The reading list is short this Friday morning.
- Amazon and Apple just made buying digital media a lot more attractive (Re/code)
- Apple drops wearable bombshell #2 (Scoopertino)
- The Bookseller to preview indie titles (The Passive Voice)
- My thoughts on the new Amazon Kindle lineup (TeleRead)
- The New $79 Kindle is Basically a Downgraded Kindle Touch From 3 Years Ago (The eBook Reader Blog)
- A publisher’s wish list for any new iPad models starts with greater storage capacity (Talking New Media)
- Wikipedia’s Battle on Right to Be Forgotten (Netopia)
The reading list this morning includes a list of signs that you are addicted to tech, a takedown of Malcolm Gladwell, 10 things you shouldn’t say to a writer, an explanation of why you might not be reading as broad of a range of views as you thought, and more. Continue reading
Something something something link, something something something another link, something something something a third link, and more. Continue reading
My reading list this fine Monday morning begins with a trio of photo tools for authors, a detailed history of the trainwreck which is Ellora’s Cave, a plea to digitize not paper but works in greater risk of loss or destruction. Continue reading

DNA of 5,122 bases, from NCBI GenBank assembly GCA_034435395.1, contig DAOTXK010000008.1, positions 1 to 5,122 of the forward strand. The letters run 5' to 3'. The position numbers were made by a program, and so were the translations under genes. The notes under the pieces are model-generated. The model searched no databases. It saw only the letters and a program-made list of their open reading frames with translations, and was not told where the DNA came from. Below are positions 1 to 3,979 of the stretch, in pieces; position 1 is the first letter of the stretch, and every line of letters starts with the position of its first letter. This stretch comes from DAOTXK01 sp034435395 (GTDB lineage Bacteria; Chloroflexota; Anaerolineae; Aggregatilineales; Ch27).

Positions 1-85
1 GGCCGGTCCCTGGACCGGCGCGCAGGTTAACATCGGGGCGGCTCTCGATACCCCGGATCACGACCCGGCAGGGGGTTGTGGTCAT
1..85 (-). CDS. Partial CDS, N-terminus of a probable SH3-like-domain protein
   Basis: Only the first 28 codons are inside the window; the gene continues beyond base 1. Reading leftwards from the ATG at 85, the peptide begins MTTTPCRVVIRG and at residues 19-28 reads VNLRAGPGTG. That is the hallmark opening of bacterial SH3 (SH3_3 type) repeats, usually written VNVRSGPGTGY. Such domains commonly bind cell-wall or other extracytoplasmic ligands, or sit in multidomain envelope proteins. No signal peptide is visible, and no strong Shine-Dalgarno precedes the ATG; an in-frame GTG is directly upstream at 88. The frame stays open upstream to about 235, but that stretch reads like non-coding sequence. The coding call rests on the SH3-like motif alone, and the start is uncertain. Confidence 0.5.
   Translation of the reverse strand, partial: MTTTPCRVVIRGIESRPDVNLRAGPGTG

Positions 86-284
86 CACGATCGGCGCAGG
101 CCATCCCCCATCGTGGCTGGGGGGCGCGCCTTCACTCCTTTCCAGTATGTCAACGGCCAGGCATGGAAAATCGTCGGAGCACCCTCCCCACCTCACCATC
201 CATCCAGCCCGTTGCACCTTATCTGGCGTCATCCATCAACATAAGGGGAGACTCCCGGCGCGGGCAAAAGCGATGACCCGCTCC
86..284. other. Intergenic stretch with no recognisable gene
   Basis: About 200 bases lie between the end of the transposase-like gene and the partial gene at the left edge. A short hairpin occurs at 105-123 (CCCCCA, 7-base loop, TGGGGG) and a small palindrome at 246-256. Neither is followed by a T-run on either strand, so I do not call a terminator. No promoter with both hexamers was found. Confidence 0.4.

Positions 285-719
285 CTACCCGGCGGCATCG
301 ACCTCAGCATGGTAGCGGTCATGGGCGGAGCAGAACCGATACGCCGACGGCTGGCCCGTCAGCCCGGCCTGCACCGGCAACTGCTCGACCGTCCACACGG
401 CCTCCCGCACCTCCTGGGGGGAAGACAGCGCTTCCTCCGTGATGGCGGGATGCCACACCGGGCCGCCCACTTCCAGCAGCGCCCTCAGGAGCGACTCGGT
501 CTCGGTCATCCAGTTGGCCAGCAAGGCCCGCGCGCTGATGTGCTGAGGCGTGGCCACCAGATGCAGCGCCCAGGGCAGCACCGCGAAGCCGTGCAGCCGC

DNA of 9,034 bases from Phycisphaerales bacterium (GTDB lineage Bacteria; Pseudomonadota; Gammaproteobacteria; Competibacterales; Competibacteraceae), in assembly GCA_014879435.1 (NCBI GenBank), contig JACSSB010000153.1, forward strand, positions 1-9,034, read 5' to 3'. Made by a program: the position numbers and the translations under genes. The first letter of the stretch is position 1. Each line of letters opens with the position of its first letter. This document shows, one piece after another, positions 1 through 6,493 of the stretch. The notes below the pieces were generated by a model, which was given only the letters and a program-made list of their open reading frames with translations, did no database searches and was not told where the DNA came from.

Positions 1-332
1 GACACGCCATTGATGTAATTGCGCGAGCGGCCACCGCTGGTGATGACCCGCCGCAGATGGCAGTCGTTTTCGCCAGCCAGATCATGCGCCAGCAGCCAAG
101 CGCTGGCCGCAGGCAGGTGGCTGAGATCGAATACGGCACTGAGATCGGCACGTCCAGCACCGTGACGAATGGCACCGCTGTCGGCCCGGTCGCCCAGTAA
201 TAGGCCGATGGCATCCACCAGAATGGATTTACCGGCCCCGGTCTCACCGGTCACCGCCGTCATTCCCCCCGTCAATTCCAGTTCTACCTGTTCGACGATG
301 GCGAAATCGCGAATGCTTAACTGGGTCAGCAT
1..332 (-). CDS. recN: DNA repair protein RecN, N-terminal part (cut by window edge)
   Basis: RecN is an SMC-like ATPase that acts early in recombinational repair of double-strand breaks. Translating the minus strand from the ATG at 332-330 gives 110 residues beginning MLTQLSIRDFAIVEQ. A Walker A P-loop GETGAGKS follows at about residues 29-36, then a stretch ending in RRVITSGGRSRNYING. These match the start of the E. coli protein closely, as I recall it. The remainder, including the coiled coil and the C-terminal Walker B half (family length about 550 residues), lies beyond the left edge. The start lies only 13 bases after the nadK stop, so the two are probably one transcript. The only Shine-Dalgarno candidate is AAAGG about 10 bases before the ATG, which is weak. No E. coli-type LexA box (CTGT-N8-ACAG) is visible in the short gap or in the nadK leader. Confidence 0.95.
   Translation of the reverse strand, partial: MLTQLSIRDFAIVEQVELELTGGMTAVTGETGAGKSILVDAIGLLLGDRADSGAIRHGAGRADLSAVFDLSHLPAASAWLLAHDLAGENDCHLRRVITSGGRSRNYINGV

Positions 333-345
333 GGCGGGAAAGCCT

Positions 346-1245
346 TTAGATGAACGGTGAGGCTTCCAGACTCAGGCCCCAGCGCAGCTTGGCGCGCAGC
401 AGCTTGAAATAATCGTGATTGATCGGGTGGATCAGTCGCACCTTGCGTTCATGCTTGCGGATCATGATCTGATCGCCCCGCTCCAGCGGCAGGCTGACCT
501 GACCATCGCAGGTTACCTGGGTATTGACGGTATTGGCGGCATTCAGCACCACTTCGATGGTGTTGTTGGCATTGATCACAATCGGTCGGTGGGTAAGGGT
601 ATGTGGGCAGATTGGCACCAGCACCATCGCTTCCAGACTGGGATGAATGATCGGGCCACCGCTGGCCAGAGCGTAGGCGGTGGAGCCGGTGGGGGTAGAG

The reading list this morning is quite short, and is limited to just a copy of Gawker’s new policy banning clickbait headlines, a rehashing if the revival of indie bookstores, the value of book coaches, and how Stephen King teaches writing.
- Gawker memo: No more headlines that start with ‘Sorry,’ ‘No,’ or ‘Yes’ ()
- Independent bookstores rising: They can’t compete with Amazon, and don’t have to. (Slate)
- How a Book Coach Can Jumpstart Your Writing Career (Writer Unboxed)
- How Stephen King Teaches Writing (The Atlantic)
The Thursday morning reading list includes Hugh Howey’s take on B&N, cell phone book clubs and literacy, and more. Continue reading
Your reading list this morning includes a set of apps for writers, a chart of the rise and fall of B&N’s digital revenues, Cory Doctorow’s latest editorial, and more. Continue reading
The reading list is short this morning, and it includes a satirical take on updates to textbooks.
Today’s reading list starts with a book review which was clearly intended for The Onion but was accidentally published by The Economist, a plaint about the lack of fact checking in publishing – most non-fiction books have facts in them (trust me, I’ve checked), two posts on tech in the classroom, and more. Continue reading
There’s an ecclectic set of links on the reading list this Thursday morning, including a post arguing that The Doctor is a Mary Sue, the effect anonymity has on feedback from readers, and more. Continue reading